Once the evaluation is completed, many foster parents are uncertain as to what should happen next. The evaluation team will determine if your foster child meets the definition of a child with a disability as determined from the IDEA and from the policies your state or district uses. If so, your child will be eligible for special education and related services. In most states, the caseworkers and the kinship parents have the right to receive a copy of the evaluation report. If the group decides that your kinship child is not eligible for special education services, the school system must tell you this in writing and explain why your child has been found “not eligible.” Make certain that you know what policies the school district has for rebuttal to a contested decision for receiving special education.
Developing an Individualized Education Plan
If your child is found eligible for special services, the next step is to develop an Individualized Education Plan to address the child’s basic disabilities. Once eligibility is established, a meeting must be held within 30 days to develop the IEP, which is a written program statement of the educational program designed to meet a child’s individual needs. Every child who receives special education services must have an IEP. The IEP will: (1) set learning goals for your child; and (2) state the services that the school district will pro- vide for the child. Please bear in mind, that it is important that children with disabilities participate in the general curriculum as much as possible. In addition, participation in the mainstream extracurricular activities and other nonacademic activities is also impor- tant. Your child’s IEP needs to be written with this in mind.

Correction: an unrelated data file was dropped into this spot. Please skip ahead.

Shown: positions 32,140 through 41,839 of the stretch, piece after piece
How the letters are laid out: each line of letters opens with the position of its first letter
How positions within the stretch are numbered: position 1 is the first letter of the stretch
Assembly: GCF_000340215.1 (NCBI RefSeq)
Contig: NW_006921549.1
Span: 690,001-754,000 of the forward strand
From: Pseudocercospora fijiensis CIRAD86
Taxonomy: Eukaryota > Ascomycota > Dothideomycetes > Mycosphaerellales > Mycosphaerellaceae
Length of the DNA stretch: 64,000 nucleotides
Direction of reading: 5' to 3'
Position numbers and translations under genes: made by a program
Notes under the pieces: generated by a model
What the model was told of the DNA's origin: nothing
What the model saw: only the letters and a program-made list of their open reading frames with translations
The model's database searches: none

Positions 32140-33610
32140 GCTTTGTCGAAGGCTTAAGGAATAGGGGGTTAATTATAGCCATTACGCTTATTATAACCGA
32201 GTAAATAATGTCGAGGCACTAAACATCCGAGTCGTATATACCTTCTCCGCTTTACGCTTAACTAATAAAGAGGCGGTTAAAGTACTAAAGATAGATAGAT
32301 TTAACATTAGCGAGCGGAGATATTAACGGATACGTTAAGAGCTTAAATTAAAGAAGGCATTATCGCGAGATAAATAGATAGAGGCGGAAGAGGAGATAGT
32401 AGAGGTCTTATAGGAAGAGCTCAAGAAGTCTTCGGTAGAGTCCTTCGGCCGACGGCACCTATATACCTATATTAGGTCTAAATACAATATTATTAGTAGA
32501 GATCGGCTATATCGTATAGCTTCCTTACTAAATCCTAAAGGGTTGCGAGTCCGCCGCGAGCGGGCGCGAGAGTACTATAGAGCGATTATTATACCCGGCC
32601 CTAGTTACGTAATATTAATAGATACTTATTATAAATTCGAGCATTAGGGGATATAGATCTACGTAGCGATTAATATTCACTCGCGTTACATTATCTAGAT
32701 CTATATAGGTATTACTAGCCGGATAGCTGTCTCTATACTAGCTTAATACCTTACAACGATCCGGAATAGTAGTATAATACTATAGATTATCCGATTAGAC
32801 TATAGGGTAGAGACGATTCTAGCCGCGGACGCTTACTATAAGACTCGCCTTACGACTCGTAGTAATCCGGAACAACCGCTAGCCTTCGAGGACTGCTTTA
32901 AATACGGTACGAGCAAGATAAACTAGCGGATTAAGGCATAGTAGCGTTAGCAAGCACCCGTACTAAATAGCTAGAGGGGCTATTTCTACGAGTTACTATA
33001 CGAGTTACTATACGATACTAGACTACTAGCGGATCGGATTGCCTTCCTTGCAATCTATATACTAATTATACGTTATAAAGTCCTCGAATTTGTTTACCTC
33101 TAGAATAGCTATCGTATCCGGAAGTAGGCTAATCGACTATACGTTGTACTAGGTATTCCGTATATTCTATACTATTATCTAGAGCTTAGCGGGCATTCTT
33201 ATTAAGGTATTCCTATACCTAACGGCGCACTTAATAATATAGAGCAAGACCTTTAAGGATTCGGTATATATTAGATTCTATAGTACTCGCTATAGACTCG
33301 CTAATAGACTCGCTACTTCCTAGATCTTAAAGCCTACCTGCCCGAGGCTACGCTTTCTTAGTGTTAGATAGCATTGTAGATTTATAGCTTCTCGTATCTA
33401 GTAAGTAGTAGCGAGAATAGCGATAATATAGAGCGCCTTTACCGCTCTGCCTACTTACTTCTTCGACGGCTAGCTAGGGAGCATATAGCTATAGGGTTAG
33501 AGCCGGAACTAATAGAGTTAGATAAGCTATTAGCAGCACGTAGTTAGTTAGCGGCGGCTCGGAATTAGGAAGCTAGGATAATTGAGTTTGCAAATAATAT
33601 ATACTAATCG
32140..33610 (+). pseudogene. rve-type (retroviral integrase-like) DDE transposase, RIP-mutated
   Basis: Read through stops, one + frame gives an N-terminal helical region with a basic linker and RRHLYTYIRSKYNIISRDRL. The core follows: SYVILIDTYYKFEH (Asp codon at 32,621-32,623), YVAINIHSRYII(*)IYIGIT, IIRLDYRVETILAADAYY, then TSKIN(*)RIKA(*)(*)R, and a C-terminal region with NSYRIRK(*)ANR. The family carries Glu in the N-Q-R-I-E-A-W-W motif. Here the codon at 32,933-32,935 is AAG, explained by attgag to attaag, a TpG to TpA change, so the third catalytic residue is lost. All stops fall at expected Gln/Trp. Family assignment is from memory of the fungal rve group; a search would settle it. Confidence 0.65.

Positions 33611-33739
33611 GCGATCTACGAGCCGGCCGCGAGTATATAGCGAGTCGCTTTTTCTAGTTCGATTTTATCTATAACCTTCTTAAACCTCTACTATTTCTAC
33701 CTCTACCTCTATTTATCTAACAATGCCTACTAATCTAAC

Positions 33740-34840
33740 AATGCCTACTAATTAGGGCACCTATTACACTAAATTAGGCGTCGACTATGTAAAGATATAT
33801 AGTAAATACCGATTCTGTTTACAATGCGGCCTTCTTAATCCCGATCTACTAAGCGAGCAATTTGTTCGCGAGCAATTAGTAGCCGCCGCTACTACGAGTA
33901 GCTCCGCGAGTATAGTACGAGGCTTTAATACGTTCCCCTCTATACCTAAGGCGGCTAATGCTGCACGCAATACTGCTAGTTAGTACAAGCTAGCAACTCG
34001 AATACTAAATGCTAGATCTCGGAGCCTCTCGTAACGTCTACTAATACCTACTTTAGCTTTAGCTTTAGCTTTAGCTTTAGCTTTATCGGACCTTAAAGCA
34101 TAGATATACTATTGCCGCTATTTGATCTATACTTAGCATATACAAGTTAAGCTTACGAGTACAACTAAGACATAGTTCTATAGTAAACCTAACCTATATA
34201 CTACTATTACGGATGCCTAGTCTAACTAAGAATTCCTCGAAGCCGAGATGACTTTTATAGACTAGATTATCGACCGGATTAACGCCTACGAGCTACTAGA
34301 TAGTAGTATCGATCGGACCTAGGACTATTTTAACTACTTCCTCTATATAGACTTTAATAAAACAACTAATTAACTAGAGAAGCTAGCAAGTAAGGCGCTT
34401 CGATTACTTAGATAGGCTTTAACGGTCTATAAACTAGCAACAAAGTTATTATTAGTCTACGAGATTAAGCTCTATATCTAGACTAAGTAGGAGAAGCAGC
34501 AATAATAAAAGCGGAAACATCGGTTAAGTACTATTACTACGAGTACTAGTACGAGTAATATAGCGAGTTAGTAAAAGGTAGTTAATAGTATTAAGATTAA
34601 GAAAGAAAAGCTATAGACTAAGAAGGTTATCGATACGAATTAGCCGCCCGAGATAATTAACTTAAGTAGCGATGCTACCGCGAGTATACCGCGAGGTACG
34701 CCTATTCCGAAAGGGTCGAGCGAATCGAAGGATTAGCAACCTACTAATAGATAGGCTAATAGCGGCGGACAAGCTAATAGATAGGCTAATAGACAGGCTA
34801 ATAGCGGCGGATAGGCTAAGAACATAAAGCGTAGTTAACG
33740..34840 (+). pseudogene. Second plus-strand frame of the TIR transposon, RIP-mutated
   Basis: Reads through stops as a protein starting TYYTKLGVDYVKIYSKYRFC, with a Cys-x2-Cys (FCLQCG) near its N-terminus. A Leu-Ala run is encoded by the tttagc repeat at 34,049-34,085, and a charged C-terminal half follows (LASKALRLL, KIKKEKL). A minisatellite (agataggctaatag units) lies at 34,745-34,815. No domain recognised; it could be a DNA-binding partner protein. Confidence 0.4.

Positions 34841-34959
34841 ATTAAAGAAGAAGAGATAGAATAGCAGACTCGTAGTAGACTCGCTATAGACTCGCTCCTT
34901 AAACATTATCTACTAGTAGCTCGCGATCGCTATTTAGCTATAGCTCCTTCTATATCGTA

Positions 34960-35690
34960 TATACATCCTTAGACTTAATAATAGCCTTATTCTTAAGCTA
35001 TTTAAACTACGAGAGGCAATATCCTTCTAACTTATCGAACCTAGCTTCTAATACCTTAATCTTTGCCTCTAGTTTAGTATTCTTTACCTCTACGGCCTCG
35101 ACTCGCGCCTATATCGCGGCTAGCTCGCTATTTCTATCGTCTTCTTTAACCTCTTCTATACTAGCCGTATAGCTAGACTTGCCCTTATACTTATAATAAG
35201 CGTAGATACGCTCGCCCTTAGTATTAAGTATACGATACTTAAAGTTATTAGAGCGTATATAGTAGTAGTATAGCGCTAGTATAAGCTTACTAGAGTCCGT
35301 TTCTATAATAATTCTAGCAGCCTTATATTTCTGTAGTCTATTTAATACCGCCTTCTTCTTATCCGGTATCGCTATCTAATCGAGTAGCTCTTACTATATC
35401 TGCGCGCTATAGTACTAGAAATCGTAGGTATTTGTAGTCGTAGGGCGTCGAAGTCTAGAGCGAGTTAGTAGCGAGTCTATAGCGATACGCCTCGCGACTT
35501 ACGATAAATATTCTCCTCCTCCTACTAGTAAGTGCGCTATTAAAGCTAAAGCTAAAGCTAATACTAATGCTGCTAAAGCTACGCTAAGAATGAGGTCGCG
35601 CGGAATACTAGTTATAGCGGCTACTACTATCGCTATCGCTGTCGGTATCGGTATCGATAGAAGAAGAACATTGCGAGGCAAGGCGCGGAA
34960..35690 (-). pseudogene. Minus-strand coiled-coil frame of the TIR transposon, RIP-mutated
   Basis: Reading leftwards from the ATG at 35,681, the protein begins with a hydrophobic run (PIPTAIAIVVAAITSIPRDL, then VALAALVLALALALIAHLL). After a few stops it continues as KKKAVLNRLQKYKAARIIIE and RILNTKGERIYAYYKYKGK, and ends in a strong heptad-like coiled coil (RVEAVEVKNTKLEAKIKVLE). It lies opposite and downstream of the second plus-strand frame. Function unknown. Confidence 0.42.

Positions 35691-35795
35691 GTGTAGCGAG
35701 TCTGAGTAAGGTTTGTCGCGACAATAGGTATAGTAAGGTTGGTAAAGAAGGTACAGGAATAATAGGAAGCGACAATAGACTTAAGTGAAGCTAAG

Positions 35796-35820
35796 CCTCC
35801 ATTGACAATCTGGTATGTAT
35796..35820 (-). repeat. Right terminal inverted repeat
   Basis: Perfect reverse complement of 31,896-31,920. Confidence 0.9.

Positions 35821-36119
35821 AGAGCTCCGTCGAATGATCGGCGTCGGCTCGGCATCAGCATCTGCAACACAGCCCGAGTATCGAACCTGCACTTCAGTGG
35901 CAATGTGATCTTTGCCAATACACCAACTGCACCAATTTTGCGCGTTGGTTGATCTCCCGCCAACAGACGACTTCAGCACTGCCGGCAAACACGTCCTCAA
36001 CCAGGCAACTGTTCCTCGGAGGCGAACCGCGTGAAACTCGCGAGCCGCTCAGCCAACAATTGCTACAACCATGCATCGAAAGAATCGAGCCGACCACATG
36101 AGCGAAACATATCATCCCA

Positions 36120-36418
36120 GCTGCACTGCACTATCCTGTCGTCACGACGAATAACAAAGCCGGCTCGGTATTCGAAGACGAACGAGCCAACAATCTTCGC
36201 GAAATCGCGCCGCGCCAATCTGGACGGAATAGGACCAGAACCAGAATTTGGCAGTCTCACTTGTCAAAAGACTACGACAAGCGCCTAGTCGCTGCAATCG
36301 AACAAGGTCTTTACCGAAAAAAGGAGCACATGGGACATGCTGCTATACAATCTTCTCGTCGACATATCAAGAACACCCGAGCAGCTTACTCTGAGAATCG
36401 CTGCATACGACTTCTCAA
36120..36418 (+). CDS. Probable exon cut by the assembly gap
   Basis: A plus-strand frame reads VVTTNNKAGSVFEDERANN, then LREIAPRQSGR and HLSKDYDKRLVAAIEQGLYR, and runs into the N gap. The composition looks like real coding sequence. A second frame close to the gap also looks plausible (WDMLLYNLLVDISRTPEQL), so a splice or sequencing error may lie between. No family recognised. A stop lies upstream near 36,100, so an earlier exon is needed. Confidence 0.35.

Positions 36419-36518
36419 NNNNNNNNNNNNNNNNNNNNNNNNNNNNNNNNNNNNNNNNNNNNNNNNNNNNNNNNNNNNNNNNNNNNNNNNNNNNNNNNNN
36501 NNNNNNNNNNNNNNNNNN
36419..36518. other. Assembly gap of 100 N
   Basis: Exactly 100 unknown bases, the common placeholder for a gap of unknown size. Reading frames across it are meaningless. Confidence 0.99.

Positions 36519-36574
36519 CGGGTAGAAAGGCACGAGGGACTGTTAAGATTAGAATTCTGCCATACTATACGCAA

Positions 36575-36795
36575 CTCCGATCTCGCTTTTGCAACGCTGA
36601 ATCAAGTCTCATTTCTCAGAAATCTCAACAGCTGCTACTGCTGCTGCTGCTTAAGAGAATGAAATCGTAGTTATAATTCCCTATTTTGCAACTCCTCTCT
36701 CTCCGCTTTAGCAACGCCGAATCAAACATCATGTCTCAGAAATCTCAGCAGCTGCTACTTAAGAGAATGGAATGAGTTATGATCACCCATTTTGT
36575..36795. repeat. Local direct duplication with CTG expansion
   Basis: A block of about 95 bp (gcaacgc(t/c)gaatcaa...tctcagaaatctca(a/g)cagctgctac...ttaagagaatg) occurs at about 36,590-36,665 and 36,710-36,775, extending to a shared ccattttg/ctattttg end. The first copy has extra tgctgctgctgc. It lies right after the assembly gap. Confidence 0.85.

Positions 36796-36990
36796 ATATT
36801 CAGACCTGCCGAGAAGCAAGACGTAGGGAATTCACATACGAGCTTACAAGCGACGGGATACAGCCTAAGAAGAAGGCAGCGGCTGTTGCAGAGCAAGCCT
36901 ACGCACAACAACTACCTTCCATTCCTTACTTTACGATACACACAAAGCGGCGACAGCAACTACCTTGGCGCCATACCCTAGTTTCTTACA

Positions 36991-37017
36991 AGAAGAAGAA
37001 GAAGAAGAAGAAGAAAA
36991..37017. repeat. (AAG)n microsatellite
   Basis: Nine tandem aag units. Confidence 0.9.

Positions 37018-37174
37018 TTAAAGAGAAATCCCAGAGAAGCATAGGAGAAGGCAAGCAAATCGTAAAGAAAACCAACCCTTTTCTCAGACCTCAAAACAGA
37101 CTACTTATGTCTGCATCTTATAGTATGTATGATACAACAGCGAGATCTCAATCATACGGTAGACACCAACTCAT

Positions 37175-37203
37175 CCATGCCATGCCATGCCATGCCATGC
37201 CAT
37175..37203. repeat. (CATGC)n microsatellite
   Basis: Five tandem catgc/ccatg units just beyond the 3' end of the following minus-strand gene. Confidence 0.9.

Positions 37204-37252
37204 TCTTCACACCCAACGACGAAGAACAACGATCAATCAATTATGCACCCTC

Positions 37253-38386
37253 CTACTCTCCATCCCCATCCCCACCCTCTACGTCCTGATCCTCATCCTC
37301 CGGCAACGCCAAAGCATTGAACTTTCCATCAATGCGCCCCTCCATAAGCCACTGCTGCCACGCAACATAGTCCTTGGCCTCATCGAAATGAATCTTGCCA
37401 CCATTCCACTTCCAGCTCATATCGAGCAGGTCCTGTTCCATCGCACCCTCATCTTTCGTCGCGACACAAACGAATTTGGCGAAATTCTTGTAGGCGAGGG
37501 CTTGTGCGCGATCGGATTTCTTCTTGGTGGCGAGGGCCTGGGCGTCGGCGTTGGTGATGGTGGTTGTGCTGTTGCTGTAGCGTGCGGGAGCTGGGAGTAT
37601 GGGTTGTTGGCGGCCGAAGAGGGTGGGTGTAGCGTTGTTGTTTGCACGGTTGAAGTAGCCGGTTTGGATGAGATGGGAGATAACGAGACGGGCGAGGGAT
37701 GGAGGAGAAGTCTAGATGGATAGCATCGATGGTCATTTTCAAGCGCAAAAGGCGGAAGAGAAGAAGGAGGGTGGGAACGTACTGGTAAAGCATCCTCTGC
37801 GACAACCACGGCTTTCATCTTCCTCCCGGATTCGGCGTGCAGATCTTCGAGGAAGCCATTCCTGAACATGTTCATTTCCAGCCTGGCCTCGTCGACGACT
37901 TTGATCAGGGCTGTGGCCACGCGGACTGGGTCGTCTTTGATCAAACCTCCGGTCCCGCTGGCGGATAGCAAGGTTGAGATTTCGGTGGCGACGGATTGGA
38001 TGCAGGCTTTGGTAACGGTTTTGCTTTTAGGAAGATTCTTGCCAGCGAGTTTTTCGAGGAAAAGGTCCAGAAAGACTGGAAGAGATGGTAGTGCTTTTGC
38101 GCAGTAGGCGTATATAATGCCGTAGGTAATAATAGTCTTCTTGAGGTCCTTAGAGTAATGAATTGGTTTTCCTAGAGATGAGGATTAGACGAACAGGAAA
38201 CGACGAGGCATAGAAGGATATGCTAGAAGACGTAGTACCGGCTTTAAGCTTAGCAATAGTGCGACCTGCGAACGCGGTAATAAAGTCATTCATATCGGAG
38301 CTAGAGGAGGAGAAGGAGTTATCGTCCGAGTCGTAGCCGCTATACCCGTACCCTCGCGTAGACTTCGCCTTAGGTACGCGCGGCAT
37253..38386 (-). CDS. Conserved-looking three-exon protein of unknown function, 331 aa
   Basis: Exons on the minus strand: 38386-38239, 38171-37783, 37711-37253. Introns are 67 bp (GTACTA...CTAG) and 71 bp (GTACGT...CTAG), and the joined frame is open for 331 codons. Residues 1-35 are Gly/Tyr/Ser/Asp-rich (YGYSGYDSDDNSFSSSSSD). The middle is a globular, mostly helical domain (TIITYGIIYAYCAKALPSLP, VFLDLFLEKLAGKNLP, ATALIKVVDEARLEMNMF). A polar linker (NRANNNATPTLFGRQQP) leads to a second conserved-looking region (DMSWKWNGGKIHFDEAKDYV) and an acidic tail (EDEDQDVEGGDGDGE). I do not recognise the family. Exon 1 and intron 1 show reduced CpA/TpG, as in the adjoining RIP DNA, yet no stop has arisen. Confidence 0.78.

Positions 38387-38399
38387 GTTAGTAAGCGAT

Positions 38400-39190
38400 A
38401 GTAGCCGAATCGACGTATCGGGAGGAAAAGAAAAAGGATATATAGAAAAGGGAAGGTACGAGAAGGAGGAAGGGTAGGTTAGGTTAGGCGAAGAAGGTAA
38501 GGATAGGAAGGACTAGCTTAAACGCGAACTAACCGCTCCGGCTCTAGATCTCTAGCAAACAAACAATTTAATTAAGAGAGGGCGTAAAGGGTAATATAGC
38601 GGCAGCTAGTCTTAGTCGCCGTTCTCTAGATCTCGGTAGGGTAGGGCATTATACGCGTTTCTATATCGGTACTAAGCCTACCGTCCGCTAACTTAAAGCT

A child’s IEP will contain:
1. Present levels of achievement and educational performance. This statement describes how your child is currently doing in school. This includes how your child’s disability affects his or her involvement and progress in the general curriculum.
2. The IEP must state annual goals for your child. Annual goals reflect what the team thinks he or she can reasonably accomplish in a year.
3. The IEP must also list the special education and related services to be provided to your child. Related services can include, but are not limited to transportation, speech-lan- guage pathology, audiology services, psychological services, physical therapy, occupa- tional therapy, early identification and assessment, counseling services, orientation and mobility services, medical services for diagnostic or evaluation purposes, school health services, social work services in schools, and parent counseling and training.
4. The IEP must also define how much of the school day the child will be educated sepa- rately from nondisabled children or not participate in extracurricular or other nonacade- mic activities such as lunch or other activities.
5. The IEP should also address testing modifications or changes in how the tests are administered.
6. In addition, the IEP must state (a) when services and modifications will begin; (b) how often they will be provided; (c) where they will be provided; and (d) how long they will last.